LONDON (Reuters) - A legal challenge will be brought against British Prime Minister Boris Johnson’s possible Brexit deal on the grounds that it contravenes domestic tax law, lawyer Jolyon Maugham said on Wednesday.
Maugham, who has been involved in successful, high profile cases that challenge the government over plans to exit the European Union, said he intended to lodge a petition to stop the government putting the Withdrawal Agreement before parliament.
Britain and the EU appeared on the verge of a last-minute Brexit deal on Wednesday but Prime Minister Boris Johnson still had work to do at home to ensure his government and fractious parliament approve the plan.
Britain has proposed that tariffs would apply on goods crossing from mainland Britain to Northern Ireland if they were deemed to be headed further to Ireland and the bloc’s single market, in a bid to resolve the tricky Irish border issue.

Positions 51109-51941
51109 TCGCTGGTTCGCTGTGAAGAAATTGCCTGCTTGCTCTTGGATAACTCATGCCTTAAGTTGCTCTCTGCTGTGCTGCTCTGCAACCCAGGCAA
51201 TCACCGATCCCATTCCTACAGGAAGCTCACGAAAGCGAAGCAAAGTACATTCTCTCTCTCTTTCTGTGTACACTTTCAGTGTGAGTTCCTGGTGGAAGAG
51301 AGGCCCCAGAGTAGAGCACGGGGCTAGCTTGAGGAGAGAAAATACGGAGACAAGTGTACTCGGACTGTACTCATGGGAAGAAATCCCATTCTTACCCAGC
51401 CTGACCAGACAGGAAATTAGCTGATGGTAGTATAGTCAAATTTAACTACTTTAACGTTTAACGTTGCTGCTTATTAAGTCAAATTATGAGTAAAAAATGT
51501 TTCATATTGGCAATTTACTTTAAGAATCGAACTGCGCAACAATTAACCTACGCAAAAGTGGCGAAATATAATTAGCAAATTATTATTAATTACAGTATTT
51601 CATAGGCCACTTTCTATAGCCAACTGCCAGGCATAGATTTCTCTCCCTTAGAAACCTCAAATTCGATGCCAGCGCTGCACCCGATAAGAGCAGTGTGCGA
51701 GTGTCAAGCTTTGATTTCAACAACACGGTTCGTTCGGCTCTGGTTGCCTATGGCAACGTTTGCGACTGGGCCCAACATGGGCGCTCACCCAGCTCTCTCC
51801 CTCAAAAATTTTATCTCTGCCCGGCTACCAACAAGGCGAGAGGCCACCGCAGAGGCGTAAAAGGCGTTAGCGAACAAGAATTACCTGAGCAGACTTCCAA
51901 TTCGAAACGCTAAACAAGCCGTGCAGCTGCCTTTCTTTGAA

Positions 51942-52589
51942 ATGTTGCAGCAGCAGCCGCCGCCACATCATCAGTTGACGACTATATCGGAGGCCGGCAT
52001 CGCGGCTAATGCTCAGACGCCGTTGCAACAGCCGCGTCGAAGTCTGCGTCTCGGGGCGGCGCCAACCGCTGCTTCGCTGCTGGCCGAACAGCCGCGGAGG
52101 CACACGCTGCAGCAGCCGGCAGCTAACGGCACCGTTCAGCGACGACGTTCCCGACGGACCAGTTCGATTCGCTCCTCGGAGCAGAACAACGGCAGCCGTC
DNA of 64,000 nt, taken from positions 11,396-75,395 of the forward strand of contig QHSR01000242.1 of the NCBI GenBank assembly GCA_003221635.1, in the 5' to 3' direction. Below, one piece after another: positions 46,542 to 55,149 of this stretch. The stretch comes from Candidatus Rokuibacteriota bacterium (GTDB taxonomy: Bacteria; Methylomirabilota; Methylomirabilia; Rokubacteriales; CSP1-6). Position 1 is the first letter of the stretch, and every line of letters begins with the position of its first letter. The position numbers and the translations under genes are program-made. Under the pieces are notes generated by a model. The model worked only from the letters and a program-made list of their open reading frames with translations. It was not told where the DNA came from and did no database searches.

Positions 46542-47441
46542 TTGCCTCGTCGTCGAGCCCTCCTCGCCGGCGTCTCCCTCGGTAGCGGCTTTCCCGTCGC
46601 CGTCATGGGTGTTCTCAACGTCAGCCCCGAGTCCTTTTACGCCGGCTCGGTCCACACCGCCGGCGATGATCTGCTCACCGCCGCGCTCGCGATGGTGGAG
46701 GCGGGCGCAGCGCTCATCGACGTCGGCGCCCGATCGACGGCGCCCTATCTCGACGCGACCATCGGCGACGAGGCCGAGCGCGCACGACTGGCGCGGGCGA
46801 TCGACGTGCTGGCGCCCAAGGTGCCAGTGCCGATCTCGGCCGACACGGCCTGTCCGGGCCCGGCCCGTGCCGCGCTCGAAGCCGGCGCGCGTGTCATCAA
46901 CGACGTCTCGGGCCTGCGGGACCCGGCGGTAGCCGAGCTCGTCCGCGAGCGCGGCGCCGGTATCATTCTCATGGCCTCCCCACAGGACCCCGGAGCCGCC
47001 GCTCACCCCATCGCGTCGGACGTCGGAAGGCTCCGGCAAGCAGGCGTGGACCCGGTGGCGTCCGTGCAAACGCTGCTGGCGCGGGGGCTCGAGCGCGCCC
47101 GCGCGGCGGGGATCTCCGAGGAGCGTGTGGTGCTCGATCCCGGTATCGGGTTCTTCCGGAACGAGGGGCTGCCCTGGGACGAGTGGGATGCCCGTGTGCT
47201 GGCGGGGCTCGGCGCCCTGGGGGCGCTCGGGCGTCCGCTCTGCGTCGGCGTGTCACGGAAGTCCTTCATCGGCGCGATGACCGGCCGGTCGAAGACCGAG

However, Maugham said he believed such a deal would contravene the Taxation (Cross-border Trade) Act 2018.
The act states that “it is unlawful Government to enter into arrangements under which Northern Ireland forms part of a separate customs territory to Great Britain.”
Asked whether any mooted Brexit deal would fall foul of the law, Maugham told Reuters by email: “That’s our belief, yes.”
Maugham said that he hoped to lodge the petition on Thursday and for it to be heard on Friday.
Maugham has challenged the government successfully on its decision to suspend parliament and on whether Britain could unilaterally change its mind about leaving the EU.
He is also involved in a case which seeks to force Johnson to comply with a law to delay Brexit beyond Oct. 31 if he fails to agree a transition deal with the EU.
Reporting by Alistair Smout and Michael Holden; Editing by Mark Heinrich